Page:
So what does this substance do? Well, specifically it causes the infected to lose their inhibitions and let their emotions run unchecked. So, in short order we have Tormolen rave hysterically about how mankind shouldn’t be in space and try to kill himself, Riley become maniacal and hole himself up in Engineering giving himself complete control over the ship’s engines and Sulu does…this…

(Really, this happens.)

He runs around hysterically with a fencing foil acting like one of the Three Musketeers. It’s both awesome and a little scary how unhinged Sulu gets here, but it fits the episode well. Riley, in a fit of madness, disables the ship’s engines, plunging the Enterprise straight toward the imploding planet. It’s a race against time as Kirk and the rest try to figure out what’s going on and how to stop it…

This episode is GREAT. John D.F. Black’s script is a treasure, with a killer hook, a great villain in Riley and some wonderful narrative tension. Marc Daniels’ direction is brilliant too, perfectly capturing a ship full of professional spacemen quickly turn into a madhouse. He also gets the cameras up close and personal for an absolutely great scene.

Slight spoilers here, but eventually Spock contacts the strange substance. Given that, as a half-human/half Vulcan, he’s constantly battling between full emotion and cold logical reason, he’s understandably afraid that he’ll break down as a result. Isolating himself in the briefing room, he attempts to calm himself down, but breaks down completely as Daniels’ camera gets up close. Filmed in a documentary-esque manner, there’s no doubt we’re witnessing this highly rational man have a complete emotional breakdown. According to the Memory Alpha page for this episode, this scene was shot on the last day of filming and completely improvised by Leonard Nimoy; if that’s true, then holy crap have we underrated Nimoy as an actor. Seriously, this 2 1/2 minute sequence makes the whole episode worthwhile.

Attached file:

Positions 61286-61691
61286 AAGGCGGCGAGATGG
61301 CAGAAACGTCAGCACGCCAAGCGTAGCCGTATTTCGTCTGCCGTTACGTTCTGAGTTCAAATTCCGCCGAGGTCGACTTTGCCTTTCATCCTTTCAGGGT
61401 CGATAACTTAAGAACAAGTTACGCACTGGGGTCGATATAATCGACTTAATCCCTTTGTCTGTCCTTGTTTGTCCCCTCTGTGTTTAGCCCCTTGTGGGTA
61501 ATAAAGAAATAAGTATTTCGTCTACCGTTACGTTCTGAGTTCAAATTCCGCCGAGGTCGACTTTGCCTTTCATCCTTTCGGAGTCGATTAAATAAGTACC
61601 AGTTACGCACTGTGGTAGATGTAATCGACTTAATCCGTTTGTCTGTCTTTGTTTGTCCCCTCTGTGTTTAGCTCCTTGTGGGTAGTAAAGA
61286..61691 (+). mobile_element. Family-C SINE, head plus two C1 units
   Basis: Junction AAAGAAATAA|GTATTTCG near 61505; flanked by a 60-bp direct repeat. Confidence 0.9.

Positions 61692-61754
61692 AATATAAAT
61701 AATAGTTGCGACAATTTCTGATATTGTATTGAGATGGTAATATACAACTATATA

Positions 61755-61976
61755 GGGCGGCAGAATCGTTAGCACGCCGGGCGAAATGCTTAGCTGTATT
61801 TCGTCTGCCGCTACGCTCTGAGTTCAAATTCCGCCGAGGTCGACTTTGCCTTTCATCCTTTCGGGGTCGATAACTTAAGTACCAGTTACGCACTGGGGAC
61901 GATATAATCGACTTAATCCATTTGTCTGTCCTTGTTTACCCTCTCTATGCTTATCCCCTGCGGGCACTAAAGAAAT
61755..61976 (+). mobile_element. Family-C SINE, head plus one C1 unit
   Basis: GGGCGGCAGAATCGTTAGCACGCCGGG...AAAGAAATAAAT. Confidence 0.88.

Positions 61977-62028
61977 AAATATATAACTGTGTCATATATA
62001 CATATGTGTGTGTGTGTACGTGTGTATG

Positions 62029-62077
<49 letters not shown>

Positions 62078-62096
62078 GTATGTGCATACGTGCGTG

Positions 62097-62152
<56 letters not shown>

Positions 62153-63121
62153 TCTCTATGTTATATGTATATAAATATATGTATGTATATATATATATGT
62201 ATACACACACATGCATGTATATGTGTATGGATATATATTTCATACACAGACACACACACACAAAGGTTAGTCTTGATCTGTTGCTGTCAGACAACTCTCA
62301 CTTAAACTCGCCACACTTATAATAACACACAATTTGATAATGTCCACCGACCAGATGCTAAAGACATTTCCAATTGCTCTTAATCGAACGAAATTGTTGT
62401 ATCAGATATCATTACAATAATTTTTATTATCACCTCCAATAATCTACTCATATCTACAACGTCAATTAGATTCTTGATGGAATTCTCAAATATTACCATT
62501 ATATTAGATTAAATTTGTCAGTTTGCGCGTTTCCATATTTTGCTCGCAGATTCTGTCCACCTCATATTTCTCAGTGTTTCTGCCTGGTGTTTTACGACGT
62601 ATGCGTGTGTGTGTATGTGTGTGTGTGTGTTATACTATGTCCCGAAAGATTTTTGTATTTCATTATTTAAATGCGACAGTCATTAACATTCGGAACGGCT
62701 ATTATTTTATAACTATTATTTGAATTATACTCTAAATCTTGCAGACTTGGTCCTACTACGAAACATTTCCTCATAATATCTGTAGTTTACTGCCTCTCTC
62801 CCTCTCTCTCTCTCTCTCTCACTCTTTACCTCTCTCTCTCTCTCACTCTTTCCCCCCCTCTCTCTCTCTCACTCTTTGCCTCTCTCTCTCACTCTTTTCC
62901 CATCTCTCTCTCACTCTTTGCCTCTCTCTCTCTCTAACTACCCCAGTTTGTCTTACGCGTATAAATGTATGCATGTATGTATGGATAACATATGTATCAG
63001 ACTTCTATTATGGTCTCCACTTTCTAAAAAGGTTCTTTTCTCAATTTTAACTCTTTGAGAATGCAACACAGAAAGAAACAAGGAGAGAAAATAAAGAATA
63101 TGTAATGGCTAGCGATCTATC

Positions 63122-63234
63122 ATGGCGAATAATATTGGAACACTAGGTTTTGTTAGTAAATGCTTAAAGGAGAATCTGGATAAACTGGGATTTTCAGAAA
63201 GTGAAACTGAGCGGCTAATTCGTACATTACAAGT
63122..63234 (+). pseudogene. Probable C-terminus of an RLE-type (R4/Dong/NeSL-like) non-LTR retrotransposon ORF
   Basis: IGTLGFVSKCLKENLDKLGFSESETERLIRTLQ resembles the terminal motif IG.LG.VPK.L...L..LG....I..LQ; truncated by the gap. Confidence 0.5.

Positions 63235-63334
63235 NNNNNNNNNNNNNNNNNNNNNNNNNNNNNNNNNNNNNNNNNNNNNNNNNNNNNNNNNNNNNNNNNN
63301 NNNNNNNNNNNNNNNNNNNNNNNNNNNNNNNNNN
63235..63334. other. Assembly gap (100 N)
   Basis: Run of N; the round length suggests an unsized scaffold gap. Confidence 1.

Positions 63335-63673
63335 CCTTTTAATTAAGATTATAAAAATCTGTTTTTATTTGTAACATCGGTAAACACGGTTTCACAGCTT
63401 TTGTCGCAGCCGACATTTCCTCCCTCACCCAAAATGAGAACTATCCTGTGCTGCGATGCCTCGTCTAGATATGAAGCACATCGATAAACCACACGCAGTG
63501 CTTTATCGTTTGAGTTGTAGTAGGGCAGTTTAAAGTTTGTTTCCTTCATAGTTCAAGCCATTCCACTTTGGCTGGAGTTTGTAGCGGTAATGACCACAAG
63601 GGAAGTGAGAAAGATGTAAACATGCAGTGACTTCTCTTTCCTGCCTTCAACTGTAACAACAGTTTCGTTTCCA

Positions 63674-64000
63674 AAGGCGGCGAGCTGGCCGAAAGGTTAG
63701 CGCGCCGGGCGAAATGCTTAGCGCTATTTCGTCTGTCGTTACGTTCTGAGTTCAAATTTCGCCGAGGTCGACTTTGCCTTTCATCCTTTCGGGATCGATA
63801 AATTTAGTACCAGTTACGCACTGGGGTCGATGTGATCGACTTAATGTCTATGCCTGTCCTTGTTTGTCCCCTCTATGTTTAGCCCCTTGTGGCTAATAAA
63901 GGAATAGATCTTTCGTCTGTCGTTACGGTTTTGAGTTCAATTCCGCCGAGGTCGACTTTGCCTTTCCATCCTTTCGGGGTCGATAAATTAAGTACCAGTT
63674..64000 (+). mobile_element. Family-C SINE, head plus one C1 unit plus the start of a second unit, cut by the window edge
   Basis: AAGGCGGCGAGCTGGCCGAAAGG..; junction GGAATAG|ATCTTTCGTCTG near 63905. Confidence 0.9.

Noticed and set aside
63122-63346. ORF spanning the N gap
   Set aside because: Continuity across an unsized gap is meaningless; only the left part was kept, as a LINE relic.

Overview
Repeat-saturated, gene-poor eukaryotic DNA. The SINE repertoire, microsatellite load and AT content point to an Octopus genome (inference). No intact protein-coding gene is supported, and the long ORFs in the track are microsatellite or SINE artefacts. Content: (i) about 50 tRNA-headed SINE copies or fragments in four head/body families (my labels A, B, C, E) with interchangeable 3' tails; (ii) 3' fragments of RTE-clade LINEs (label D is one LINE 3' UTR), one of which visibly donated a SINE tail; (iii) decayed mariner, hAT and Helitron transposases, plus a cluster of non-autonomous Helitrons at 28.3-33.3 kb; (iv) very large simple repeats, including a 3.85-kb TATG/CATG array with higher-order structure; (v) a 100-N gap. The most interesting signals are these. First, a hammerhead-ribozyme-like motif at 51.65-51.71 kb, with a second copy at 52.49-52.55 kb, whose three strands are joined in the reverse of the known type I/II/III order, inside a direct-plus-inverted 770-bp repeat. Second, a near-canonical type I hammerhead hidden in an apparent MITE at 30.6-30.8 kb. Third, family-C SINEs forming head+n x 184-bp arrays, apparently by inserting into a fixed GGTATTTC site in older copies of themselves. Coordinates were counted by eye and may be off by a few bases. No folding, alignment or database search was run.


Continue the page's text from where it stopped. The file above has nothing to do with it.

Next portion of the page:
What that scene reminds me of is a later episode in The Next Generation called “Sarek.” The titular character, Spock’s father and a legendary diplomat, comes aboard the Enterprise-D to negotiate a treaty. It turns out that he is succumbing to Bendii Syndrome, which causes 200+ year old Vulcans to lose emotional control. In order to go through with the negotiations, Picard agrees to mind meld with Sarek so he can experience all of his emotional anguish while Sarek does his job. This culminates in a similarly harrowing breakdown scene courtesy of Sir Patrick Stewart. Undoubtedly, whoever scripted that episode had this scene in mind.

This is a great episode that shows just how much tension can get into this show, even without an external villain. George Takei shows some bravura chops as an unhinged Sulu. Moss is wonderful as the tormented Tarmolen and Hyde is great fun as the loopy, hysterical Riley. This episode also marks the debut of Gene Roddenberry’s wife Majel Barrett as Nurse Christine Chapel; she’ll come back here, and also on TNG as the voice of the ship’s computer and the outrageous Lwaxana Troi.  Definitely recommended.

Thanks to Memory Alpha, the official Star Trek wiki for the pics and episode information, as well as Amazon Instant for hosting the show. We’ll see you next Saturday and until then, live long and prosper.